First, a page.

The pros clearly outweigh the cons when it comes to using Sketch over Photoshop for web design. There are definitely other vector programs out there that have some of these features, but I have yet to use another program that gives Photoshop such a run for it's money. Yes, there are still bugs and features that need added to sketch, but the problems are minor in comparison to Photoshop's design flaws. Given the program's rapid growth in just two years, I would highly recommend switching to it for your next web design project (did I mention it's extremely affordable at $79?). I've already made the jump to using the program for all of our new designs, and I'm excited to see how this app will improve my workflow!

Have you used Sketch for a recent web project? I'd love to hear your thoughts on it! If you'd like to try out the program on your own, you can download a free trial here.


Mariah's avatar
I heard about sketch but never really tried it out , perhaps it will eliminate the hassle I face using photoshop as the program is only designed for sketching . The pros in this article is quite making me rethinking about using sketch . will try it out thanks for breaking down the pros and cons about sketch .
Angie's avatar
Can't put it better. I still get bugs in Sketch but I'm not going back. I've been using this with Zeplin (Zeplin's still buggy) and it's made big build projects that much easier. It's hard to force the program onto your designers but it's working.

When working with large images, shut down other programs, sometimes we get the 'Out of Memory' bug. Seems like nothing but a re-start will help. Also love the auto-recovery. The auto-save function takes getting used to. Gotta remember to re-save a version at the beginning of each design otherwise it WILL over-write any old versions.

My biggest gripe with it for a while is the inability to hold alt to copy elements and also that holding shift key down to lock vertical / horizontal positioning was broken but they seemed to have fixed this in the last update. Moral of the story is, these guys are on the ball. They listen to problems and tackle them with each release. I've got big love for Sketch.

Don't get me wrong, nothing will ever beat Photoshop for artworking/comping/retouching - that's why it's called 'Photo'shop. I just can't stand the 800mb files for 2 artboards anymore.
Frank's avatar
is this software available for windows please post that link thanks in advance
Shres Mahesh's avatar
Shres Mahesh
This is my second project working on the Sketch after using Photoshop for ages to design web templates. I was bit struggling on the first attempt but realised how cool the app was. Then I decided to do second project all though my workflow is slower than in photoshop. Here I landed on you article when I was Googling for a colour palette management on the Sketch, which is really lacking. When I have to switch the project in between, its a nightmare. I wonder if someone has developed a plugin or so to manage the colour. I am still in search. Overall the app is way more easier to use than any other in the market. Thanks for the article.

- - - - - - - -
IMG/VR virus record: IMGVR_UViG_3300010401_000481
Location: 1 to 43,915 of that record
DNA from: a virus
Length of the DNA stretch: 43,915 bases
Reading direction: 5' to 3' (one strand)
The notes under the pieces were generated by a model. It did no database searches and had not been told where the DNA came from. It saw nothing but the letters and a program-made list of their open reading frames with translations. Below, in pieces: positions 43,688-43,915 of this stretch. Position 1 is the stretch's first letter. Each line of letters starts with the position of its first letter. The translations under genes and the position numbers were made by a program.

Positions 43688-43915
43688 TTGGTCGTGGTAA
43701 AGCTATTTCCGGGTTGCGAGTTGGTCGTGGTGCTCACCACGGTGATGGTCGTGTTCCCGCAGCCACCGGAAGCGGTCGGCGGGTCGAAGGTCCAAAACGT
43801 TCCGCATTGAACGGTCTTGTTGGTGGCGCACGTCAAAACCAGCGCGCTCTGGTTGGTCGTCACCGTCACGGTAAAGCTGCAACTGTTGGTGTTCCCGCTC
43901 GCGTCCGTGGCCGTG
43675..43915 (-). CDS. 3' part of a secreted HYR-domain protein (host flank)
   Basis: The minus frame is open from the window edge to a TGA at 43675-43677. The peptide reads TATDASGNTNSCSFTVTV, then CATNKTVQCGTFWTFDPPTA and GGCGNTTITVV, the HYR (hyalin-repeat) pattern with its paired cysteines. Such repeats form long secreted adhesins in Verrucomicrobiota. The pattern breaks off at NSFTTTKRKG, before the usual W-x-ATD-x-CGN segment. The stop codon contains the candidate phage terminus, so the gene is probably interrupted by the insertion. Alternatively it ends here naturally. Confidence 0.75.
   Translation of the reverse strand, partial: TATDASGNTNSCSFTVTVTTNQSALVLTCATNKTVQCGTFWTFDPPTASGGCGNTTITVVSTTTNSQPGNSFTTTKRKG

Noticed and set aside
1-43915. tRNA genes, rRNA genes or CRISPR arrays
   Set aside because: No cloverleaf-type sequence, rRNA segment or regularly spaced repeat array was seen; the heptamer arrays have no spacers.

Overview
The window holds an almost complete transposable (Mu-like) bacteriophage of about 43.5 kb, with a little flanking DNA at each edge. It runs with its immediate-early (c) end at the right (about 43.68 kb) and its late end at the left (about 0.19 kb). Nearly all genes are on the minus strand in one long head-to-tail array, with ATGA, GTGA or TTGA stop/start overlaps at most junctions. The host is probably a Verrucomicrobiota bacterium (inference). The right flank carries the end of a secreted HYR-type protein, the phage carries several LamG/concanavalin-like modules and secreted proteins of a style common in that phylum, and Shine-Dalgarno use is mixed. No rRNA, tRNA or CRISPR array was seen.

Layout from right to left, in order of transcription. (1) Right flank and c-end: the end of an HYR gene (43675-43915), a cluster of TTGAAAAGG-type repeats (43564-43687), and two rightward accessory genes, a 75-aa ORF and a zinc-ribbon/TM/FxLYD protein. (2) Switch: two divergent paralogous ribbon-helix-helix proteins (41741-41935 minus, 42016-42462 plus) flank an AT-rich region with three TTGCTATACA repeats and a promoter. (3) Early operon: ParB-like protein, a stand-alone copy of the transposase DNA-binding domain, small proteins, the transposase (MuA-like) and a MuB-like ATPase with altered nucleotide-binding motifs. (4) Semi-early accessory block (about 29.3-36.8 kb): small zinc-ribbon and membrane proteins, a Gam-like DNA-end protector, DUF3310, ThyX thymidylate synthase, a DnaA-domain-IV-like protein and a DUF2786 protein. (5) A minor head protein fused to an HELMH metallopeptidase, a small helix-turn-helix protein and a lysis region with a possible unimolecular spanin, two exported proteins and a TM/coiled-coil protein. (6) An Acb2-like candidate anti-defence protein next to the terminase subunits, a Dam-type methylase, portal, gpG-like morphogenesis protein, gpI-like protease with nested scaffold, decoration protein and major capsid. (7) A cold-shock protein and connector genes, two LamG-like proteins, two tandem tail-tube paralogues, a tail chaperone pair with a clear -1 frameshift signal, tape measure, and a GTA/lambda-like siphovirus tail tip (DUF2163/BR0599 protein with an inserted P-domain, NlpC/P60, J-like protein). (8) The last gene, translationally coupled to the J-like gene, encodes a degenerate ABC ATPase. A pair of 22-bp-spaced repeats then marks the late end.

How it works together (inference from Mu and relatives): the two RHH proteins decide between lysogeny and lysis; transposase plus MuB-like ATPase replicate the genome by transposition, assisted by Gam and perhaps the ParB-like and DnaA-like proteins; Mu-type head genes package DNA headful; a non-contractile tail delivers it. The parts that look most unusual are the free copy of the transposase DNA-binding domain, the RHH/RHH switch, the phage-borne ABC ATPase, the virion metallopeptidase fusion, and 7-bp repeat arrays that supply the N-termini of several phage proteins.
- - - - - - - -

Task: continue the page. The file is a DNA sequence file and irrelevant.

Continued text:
Julie's avatar
Hi Ashley, thanks for this great article to describe the pros and cos about using Sketch.
I've been using Photoshop for over 15 years, and I can def see the transition to a completely new program wont be easy. But what I'm more concerned is most of the design assets and templates that our company has been built are in Photoshop. Some designers in the team are more comfortable working in Photoshop and some new designers like to use Sketch. We aren't able to have ALL the designers switch to Sketch immediately as we also need to get work done in a very fast paced startup life.

Does any of you work in a team of designers use both Photoshop and Sketch to create design assets? and how do you collaborate and share the design templates with each other across two different programs?

Ashley Bennett's avatar
Ashley Bennett
Hi Rob,

Good questions. The developers at NMC just started using Sketch and I work with several developers on freelance projects who have no idea what Sketch is. When it's time for the developer to start working, I generally send them .png files of the completed mockups, a folder of assets, and a color a type stylesheet.

As far as exporting the assets goes, I try to stay pretty on top of what can be done in CSS, but there are definitely cases where there are some vector shapes that need to be sliced up and exported. If I'm ever not sure, I usually just have a quick chat with the developer about what assets they need, what file format, etc. Sketch definitely requires a more collaborative design approach (which I prefer), than the typical waterfall, pass-off file delivery method.
Rob's avatar
Hi Ashley, thanks for your nice report on behalf of Sketch 3. I'm working with Sketch since a while and really like it. One problem though I experience is the fact that I'm a free lancer and work with different developers all the time. They all have there own way of working and according to front end development they all still expect from me to deliver them layered psd's in order for them to be able to create the website.